Heritage of London Trust Operations (HOLT): Not-for-profit conservation trust, takes on both fundraising and project management of the refurbishment of historic buildings. HOLT Ops have a great deal of expertise, and have refurbished a building for another NHS trust in Walthamstow, Thorpe Coombe House. If they took it on, they would own the building, and with access to interest-free loans from the Architectural Foundation to make up any grant short-fall would be able to charge a rent far lower than under LIFT, undertaking also to maintain the building. HOLT has been eager to begin the project for over a year, and has suggested a £20k Options Appraisal. Not much more than Rachel Tyndall’s last pay rise.
Community Trust: This doesn’t rule out working with HOLT, could oversee the redevelopment of Pine St and give a stronger voice to the community whatever happens. Grant funding is much easier to get as a not-for-profit, but if it were instead of working with HOLT, we would lose their experience and expertise. Has the support of Council. (The chair was told later that HOLT often turned properties over to community trusts after refurbishment, after the discussion.) Many FHC supporters have said they would donate to a refurbishment fund. (Lord) Chris Smith has offered to be a patron, as has Lubetkin’s daughter Sasha. Both this and the HOLT options, however are still awaiting co-operation from the PCT, and although there have been noises from them in the press about using this option, there has been no official turn-around. The chair expressed SaveFHC’s determination that any Trust will be to get full refurbishment and modernisation done.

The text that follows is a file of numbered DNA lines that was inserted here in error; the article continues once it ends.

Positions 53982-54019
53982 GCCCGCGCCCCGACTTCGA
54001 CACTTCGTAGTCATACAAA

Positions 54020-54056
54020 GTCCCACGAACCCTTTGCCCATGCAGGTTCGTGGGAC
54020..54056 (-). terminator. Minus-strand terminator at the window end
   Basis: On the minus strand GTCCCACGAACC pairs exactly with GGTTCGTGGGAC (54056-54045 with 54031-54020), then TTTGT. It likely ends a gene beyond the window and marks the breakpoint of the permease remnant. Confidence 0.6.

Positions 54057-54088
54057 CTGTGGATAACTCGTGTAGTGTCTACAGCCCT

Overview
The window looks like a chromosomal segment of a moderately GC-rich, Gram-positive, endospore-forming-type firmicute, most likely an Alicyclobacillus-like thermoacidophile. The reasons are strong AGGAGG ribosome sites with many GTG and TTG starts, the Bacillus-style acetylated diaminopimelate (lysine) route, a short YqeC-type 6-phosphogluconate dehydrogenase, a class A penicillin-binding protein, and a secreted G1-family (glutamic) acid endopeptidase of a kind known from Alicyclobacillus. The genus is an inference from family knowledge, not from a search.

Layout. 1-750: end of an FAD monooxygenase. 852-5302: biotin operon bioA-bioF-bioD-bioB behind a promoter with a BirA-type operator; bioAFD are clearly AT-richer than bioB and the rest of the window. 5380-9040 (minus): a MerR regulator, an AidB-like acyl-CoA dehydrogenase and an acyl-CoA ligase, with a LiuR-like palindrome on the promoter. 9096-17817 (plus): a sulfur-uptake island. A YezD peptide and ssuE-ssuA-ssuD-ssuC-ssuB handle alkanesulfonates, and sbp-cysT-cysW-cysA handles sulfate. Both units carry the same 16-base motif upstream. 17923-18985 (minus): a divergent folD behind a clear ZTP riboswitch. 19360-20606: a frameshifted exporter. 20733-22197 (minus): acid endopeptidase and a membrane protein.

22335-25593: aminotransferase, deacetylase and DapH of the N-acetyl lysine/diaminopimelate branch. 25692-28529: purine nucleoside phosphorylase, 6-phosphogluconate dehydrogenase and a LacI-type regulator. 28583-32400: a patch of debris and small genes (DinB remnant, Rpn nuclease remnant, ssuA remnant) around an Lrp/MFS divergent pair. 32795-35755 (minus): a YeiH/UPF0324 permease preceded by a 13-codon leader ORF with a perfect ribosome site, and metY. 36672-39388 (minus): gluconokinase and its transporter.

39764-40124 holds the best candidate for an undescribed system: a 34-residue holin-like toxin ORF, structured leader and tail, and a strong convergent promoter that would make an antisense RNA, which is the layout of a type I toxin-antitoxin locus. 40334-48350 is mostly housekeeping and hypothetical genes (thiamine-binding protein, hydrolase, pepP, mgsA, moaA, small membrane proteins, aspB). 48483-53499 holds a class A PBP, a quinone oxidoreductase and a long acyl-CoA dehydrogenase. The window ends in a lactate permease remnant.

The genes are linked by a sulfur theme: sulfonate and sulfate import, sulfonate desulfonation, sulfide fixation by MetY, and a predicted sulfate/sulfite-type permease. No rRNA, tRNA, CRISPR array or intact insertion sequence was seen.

Yes to a community trust
After a short question and answer session about these options, Richard Stein spoke about FHC’s important place in the NHS, and his work representing people who question the drive towards privatisation. Usman Khan spoke about how he and Chris Smith had tried to see how FHC could be refurbished in the late 1990s, but how these plans failed through lack of money and because FHC never quite seemed as pressing as other issues at the time, like the Northern Hospital. Our campaign has finally brought it to the fore and he hopes it will succeed.
The discussion afterwards ranged widely, from the particulars of ownership under HOLT or a community trust to moving testaments to the building’s enduring place in the community’s heart. One experienced local trustee said setting up a trust is actually a fairly straightforward process once people are gathered for it; several people offered to help with a working party to look into the practicalities and set one up.
At any rate the current ad hoc organisation of this campaign has to change. A meeting to pursue a community trust will be called in the next few weeks, watch out for it. There will also be video from the meeting up on our website soon.
Cllr Klute’s statment
Hello, Cllr Martin Klute here. I’m really sorry I am not able to be present this evening, but unfortunately this meeting clashes with a Planning sub-Committee, which, since the elections, I have been appointed to chair.